Roger Federer is pondering whether he has a tennis future, declaring, “I have to take a few days and go from there.”
The plan was to celebrate his 40th birthday on 8 August having secured his ninth Wimbledon title and first Olympic gold medal.
I really don’t know if that was the last time I’ll play Wimbledon. Of course I would like to play it again, but at my age you never know what is around the corner. I will talk with my team. I have to take a few days and go from there, see what I need to do to get in better shape and be more competitive Roger Federer
But the Swiss master put his career on hold immediately after a surprise straight-set defeat to world No.18 Hubert Hurkacz in the quarter-finals at the All England Club on Wednesday.
The predictable but pertinent questions flowed. Was this your last Wimbledon? Will you play the Games in Tokyo this month? Are you going to quit?
The GOAT (Greatest of All Time) of his sport has been challenged for the title in recent years by Rafa Nadal and Novak Djokovic and hung on. He has defied Father Time and hung on. Was the Centre Court darling going to let go after 20 Grand Slams, 103 titles including six in the ATP world finals and countless other milestones – achieved with class, style and panache – in a glory-filled 23-year career?
One of the world’s greatest competitors in the history of sport, let alone tennis, was vulnerable. His body language and voice tone betrayed an individual hurting rather than an unflinching one with superpowers. He had just had his 13th match over the past last year and a half – limited by knee trouble – during which the thought of a successful return at his 22nd campaign at the Championships helped to keep him going. And he suffered his first bagel at the event in the last set against Hurkacz.
Certainly the intense emotion he displayed in front of his adoring Centre Court crowd after congratulating his Polish conqueror, could have been interpreted as a last goodbye.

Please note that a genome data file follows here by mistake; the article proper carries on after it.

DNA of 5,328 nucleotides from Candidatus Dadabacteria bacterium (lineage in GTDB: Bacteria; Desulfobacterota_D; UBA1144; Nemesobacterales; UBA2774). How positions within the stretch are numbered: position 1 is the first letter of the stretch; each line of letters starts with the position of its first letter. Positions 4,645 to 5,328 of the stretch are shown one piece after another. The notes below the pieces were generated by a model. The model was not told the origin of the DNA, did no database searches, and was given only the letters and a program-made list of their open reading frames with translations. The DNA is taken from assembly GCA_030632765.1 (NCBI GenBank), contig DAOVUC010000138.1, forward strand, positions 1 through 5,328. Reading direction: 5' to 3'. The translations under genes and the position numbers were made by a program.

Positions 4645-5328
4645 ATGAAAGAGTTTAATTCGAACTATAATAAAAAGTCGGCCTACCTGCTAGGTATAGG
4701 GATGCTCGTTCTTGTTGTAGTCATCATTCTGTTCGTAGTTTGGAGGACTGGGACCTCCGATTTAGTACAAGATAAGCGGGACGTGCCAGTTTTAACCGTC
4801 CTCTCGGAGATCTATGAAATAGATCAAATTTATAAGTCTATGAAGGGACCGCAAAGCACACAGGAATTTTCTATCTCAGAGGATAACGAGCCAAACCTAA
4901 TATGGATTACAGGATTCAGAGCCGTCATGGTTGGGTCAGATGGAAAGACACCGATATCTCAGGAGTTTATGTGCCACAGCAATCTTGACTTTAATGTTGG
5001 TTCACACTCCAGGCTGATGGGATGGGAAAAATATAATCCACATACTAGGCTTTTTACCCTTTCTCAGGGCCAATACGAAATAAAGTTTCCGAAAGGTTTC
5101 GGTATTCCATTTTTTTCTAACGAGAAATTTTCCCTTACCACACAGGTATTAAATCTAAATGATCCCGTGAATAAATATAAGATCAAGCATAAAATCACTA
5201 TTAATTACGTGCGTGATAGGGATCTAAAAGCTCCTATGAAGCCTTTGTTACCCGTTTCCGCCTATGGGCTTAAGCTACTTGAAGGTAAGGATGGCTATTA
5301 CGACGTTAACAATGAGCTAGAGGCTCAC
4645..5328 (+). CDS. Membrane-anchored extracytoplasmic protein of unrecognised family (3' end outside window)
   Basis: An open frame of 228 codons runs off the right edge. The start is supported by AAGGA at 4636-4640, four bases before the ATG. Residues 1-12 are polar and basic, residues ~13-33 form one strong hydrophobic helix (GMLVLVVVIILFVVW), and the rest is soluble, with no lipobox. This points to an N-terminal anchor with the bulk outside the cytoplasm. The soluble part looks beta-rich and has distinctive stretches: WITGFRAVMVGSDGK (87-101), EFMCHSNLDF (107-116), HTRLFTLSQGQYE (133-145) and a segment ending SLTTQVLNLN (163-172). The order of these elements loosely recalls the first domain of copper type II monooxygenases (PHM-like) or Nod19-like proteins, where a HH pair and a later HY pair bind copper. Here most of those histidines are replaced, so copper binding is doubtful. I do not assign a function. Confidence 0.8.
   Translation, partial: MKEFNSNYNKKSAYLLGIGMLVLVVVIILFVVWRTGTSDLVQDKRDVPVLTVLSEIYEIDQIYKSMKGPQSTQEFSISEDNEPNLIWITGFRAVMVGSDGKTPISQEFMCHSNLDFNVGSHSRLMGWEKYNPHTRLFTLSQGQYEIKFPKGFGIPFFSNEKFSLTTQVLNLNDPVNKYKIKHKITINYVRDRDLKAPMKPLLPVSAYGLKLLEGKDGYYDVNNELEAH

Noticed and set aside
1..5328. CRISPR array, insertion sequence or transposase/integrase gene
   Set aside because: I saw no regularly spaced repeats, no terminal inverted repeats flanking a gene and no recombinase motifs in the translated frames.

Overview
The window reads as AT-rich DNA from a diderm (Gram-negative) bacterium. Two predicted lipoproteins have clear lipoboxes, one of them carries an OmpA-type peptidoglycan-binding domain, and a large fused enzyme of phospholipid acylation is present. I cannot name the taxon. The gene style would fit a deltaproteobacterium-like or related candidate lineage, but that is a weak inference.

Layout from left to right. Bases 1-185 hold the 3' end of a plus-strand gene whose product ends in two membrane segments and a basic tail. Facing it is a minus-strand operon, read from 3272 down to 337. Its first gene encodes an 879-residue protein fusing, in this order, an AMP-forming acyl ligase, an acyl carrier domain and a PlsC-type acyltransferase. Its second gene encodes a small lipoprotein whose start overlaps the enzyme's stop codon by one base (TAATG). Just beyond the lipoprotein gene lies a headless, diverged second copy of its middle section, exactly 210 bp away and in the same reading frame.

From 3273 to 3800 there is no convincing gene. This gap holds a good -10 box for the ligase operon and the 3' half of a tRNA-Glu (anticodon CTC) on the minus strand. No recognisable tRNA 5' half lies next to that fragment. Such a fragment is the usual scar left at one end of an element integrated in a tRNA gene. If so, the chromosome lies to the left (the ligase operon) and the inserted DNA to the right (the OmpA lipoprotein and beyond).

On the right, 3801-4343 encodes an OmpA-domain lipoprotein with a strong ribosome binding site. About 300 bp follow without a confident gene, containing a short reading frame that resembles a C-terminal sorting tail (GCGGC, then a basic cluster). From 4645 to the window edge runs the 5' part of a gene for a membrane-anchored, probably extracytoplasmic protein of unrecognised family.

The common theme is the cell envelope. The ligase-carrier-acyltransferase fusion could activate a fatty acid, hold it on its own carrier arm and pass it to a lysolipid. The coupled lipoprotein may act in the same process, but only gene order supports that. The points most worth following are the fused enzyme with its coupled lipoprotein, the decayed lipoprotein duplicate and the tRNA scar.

But he was unfailingly polite and short-changing none of his Zooming inquisitors from the Fourth Estate with his lengthy, thoughtful answers as he sat in the Wimbledon press room.
Yet there was no knee-jerk reaction to satiate the headline writers of the world’s media – and leave a vacuum to the sport without precedence – as he repelled questions in English, German and French seeking a definitive answer to whether he was going to hang up his racket.
He said: “I really don’t know if that was the last time I’ll play Wimbledon. Of course I would like to play it again, but at my age you never know what is around the corner. I will talk with my team. I have to take a few days and go from there, see what I need to do to get in better shape and be more competitive.
“Hubert played great. It was tough, you know. The last few games obviously. You can feel that you’re not coming back from it. I’m not used to that kind of situation, especially not here.
“The last 18 months have been long and hard. I felt very disappointed in the moment (having lost) itself. I still am. I feel horribly exhausted. I could go for a nap right now. You put everything on the line, and when it’s all over you could just go sleep because you’re so exhausted from mentally pushing yourself forward and trying everything.”